2015 marks the ten year anniversary of My Silent Wake. During that time you’ve managed to put out eight albums and a few EPs too. What has kept you going and made you so prolific over these years?
We enjoy writing and recording a lot. There are many times that the band could have folded but I don’t want to keep starting new bands from scratch – too old for that. We seem to have spurts of activity and then some quiet times, but I think the urge to record again always surfaces. It is also nice being able to choose to do different projects with different styles within MSW. Gigs can be great, but can also be horrible. Such a hit and miss experience as it always was. Maybe it is harder to deal with the shitty ones as you get older. If it goes well it is one of the best things you can do, if it goes badly you end up wanting to be anywhere else than on that stage.
And what do you feel have been the biggest changes, challenges and achievements for the band since forming ten years ago?
I think the albums have been something good we have achieved and often with hardly any budget/time at all. They are all very different to each other and have their own distinctive sound. This has always been an underground thing and it has been a struggle, but there have been some amazing times both during recording and gigging and also just hanging out with friends that have this band in common. The line-up changes have been pretty difficult at times. The other original MSW members had to leave to do other things in their lives and this is something you have to accept when you are part of a long term but obscure death/doom band. I often seem to get to a point in my bands where I am the only remaining member from the original line-up. Maybe I should use stronger deodorant.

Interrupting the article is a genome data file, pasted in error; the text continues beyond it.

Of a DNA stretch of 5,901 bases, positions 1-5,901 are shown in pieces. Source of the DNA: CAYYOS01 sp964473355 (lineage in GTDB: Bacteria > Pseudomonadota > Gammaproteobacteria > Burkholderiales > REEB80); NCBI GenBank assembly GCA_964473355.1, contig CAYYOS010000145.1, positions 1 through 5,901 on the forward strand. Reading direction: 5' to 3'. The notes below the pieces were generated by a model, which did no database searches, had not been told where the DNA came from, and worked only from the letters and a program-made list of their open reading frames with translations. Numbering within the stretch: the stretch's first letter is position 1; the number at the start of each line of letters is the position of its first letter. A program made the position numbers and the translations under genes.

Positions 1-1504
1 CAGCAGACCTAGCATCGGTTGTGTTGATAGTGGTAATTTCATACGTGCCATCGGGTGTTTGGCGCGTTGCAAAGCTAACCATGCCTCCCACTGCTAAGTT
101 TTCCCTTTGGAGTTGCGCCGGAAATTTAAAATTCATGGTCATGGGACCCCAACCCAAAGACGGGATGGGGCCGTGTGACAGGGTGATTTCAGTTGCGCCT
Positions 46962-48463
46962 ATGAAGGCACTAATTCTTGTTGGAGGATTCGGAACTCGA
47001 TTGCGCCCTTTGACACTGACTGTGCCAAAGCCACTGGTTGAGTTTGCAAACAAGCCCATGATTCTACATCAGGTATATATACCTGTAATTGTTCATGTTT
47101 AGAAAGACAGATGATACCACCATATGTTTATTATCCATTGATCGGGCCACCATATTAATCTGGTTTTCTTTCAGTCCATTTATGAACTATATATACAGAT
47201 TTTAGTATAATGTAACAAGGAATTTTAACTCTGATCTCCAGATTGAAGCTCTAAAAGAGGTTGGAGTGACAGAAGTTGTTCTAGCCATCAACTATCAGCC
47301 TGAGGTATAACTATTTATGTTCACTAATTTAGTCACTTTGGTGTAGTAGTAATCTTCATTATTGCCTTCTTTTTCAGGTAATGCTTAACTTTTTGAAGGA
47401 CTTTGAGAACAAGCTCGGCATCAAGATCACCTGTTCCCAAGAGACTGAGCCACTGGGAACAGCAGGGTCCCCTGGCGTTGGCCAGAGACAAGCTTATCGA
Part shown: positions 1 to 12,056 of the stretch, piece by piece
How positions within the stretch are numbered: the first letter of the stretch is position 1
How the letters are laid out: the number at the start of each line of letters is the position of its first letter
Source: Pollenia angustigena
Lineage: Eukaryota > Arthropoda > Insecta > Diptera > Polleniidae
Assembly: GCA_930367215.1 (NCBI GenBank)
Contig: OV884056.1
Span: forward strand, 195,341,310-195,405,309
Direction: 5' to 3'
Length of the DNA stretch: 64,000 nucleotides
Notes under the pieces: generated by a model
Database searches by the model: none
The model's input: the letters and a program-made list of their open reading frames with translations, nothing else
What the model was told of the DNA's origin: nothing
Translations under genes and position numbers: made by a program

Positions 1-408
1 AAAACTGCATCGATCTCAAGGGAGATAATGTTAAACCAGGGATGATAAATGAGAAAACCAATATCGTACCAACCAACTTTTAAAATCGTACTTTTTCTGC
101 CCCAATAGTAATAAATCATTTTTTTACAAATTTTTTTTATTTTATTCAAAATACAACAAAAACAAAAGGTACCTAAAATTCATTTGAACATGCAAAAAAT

Has your aim for My Silent Wake changed in any way over the years?
I think that I have got more realistic as the years have gone on. I never thought the band would be big, but you do hope to make some sort of impression. These days I value the people that support us more and more and if we keep going just for ourselves and them, then that is fine. I care less about critics and every time things get tough I have noticed that something good comes out of it. Being too ambitious can ruin things so we try to keep it fun.
You’ve got another crowdfunding project going on, to get ‘Damnation Memoriae’ released on vinyl. Was this inspired by the success of ‘Preservation Restoration Reconstruction’?
Yes very much; I think it showed us at a pretty low point in the band, that there was still support out there and that people did still care about MSW. The way I see the new project, is a way of us doing more for the people that really do still enjoy what we do and connecting with them. If it doesn’t reach the goal, it would be a shame but not the end of the world.
How important is it for you to release music on vinyl?
I never imagined that we would be working to get a fourth release out on vinyl. This is one of the things I have enjoyed most about doing this. I don’t see it as essential, but very much something to aim at. I personally prefer vinyl to other media and I think our music suits vinyl better than CD.
What’s next for My Silent Wake?
We have a double CD compilation on the cards, but unfortunately the label that were to release this have had to pull out. We will keep a look out for a label to do this and hopefully a live album as well. We have some decent gigs coming up with Hollowfest, Mammothfest and supporting Draconian, and we await the outcome of the Pledge Music campaign. If this is a success we will be producing a gatefold vinyl and some interesting items of merchandise. We hope to do some proper touring again at some point.